Maybe you already sponsor a child. You know the joy that comes from helping underprivileged children find love, encouragement and hope for the future. Consider this: You can have an effect on the lives of many other children in need by encouraging others to sponsor a child in need, too.
I had seen children sleeping in the sidewalks, under the bridge, on empty parking lots.
I had met old people begging in the streets, scavenging for food inside trash cans.
I had witnessed slum dwellers forcibly evacuated from their shanties near the railroad.
A part of me dies every time I encounter them, for each one is Christ in disguise.
I thought I had already seen all the faces of poverty.
Until we met Trisha (not her real name) last month.
Trisha, a member of the Legion of Mary and a regular Feast attendee in PICC, came to The Kerygma Family to apply for college scholarship.
We sadly told her that she came in too late, as all of our scholarship slots had been filled up already. And our finances just cannot accommodate any additional scholar.
She bowed her head and silently handed to my staff her application letter and resume.
And then something caught our eye.
Her resume says that she and her family live inside the Manila South Cemetery.
We pointed this out to her and asked why that glaring typo error in her resume.
She nearly broke into tears when she told us that no, there was no typo error. She and her parents and 4 sisters and brother indeed live as squatters inside the cemetery.
And then she told us her story. A story of poverty so gut-wrenching we thought these could only be found in telenovelas.
Her parents are originally from Pangasinan but her parents decided to try their luck in Manila. Her father works on and off as a maintenance worker. Her mother earns a few pesos a day selling snacks. And Trisha herself sometimes works as a cook in a canteen. And they found rent-free “home” inside the cemetery. They have been living there for the past 5 years.
Sadly, their combined incomes are not enough to send her to college. It’s just enough to put food on the table.
Poverty made her a school drop-out last year.
Then she came to us, saying “sana mabigyan nyo po ako ng pagkakataon, kasi pangarap ko pong makatapos ng pag-aaral…ito po sana ang magiging puhunan ko para sa kinabukasan at para makatulong ako sa ibang mahihirap na gusto ring mag-aral…:” (“I hope you could give me a chance, as I dream of finishing my studies…I believe this will be an investment for my future and will give me opportunity to also help other poor kids who want to get education…”)
We made a quick turn-around and said to Trisha “Oh yes, our Pag-asa ng Pamilya Scholarship Foundation will help send you to college starting this June 2011. Your application for scholarship is approved.”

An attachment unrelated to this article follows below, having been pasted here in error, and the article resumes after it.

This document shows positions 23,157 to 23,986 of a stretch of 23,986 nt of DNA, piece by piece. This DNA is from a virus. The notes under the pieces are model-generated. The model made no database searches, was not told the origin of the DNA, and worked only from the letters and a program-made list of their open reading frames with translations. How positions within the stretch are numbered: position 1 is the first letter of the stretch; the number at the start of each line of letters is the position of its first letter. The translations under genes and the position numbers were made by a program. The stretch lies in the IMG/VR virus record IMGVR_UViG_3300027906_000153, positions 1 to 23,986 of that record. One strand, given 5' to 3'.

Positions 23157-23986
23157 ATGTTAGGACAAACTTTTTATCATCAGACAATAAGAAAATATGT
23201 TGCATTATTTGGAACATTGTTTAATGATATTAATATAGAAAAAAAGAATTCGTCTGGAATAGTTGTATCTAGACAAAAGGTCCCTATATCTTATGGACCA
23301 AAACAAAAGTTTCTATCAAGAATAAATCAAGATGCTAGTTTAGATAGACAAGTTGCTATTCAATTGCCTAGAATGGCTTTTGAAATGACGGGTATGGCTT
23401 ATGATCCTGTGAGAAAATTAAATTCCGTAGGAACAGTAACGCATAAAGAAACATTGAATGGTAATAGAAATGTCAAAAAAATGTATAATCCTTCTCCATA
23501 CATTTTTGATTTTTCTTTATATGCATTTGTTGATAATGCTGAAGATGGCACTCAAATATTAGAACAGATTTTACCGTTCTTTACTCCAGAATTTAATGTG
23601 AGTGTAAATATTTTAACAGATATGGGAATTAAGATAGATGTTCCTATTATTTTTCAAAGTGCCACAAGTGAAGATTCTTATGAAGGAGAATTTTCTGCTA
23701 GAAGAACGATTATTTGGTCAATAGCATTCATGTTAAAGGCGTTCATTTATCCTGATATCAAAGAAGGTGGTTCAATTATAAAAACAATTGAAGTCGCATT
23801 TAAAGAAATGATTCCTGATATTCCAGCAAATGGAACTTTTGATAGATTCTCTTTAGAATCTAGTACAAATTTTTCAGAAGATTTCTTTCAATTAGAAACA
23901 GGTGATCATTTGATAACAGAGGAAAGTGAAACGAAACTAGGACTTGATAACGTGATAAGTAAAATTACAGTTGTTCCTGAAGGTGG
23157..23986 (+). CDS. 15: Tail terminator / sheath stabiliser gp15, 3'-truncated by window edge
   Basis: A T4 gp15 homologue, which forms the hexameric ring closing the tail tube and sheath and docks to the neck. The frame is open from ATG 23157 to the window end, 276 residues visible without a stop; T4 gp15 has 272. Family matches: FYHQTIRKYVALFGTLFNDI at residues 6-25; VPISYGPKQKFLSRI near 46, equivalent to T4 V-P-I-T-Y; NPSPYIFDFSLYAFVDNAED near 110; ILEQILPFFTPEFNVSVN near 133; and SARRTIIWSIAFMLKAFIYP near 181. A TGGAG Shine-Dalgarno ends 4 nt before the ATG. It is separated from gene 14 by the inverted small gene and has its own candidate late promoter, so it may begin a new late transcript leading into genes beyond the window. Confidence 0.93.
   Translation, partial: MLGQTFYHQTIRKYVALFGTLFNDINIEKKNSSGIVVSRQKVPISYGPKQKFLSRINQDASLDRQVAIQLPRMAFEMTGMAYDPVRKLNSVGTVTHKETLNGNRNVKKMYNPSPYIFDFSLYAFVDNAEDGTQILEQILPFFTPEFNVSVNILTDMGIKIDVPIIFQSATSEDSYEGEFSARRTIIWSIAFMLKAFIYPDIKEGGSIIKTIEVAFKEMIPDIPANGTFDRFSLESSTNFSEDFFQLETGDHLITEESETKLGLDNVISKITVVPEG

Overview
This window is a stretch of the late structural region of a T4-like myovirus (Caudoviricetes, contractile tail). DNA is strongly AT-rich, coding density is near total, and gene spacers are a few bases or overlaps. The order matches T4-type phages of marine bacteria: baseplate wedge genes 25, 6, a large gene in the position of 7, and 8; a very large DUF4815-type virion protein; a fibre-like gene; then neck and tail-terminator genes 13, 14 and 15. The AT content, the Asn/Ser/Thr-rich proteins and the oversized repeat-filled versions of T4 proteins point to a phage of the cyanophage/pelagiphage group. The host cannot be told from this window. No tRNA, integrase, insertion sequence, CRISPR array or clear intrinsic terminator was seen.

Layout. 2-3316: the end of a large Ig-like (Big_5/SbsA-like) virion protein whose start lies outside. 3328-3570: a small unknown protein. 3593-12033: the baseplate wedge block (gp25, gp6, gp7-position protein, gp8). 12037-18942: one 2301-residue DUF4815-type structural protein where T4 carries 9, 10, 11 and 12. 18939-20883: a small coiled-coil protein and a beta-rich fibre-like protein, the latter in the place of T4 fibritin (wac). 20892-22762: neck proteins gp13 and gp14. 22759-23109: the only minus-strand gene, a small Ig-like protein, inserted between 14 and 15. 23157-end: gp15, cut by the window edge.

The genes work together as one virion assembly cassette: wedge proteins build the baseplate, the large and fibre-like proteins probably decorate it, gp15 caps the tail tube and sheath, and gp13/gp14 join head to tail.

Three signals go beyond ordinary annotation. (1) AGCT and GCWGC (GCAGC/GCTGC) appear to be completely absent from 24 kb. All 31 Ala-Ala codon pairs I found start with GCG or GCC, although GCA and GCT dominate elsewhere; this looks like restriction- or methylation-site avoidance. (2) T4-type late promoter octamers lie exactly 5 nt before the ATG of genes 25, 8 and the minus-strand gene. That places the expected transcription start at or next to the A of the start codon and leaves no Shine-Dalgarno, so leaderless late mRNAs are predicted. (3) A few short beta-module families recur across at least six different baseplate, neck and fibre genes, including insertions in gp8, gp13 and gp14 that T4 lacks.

And then we prayed for God’s providence. So Trisha can stop being a school drop-out. So Trisha can realize her dreams for a brighter tomorrow. So Trisha can be empowered to someday help other poor kids dream their dreams.
With your moral, spiritual and financial support, we can all send Trisha to college this June 2011.
Sponsor a child and you’ll offer them real hope both now and in the future. That’s because your money will help provide them with a stable childhood in a permanent home, as well as access to healthcare and a good standard of education. So, when they eventually reach adulthood, they can go on to lead full and independent lives.
Sponsoring a child can be a thoroughly rewarding experience – both for you and the communities you are helping. For them, it is so reassuring to know that there is someone, even on the other side of the world, who cares about them. For you it can be gratifying to see that your money is not a ‘drop in the ocean’ but is actually making a real difference.
Pray. All indigenous ministries and the missionaries that work with them are in need of your prayers. They fight many spiritual battles, and the prayers of God’s people on their behalf are of immeasurable value.
Millions of children in Asia, Africa and Latin America are destitute. Wars and natural disasters have added to the distress in some areas. Even many who live with their own parents go hungry, wear rags, and don't go to school because their parents are unable to find work and therefore can't pay local school fees. Many children wander the streets looking for scraps of food. Most suffer from malnutrition. Sometimes their fate is much worse. Many are abused. Some are kidnapped and used as slaves.
Thousands of needy children are cared for in children's homes operated by indigenous groups. Regular support from sponsors helps provide daily food, clothing, shelter, and Bible teaching by native workers.
Some needy children are assisted while they live with their parents or relatives.
The aid sent by sponsors enables such children to have proper nutrition and to afford an education by buying school uniforms and books. This kindness usually results in the child and the whole family turning to Christ. Sometimes missionaries with big hearts and small budgets take needy children into their own homes and raise them as their own children.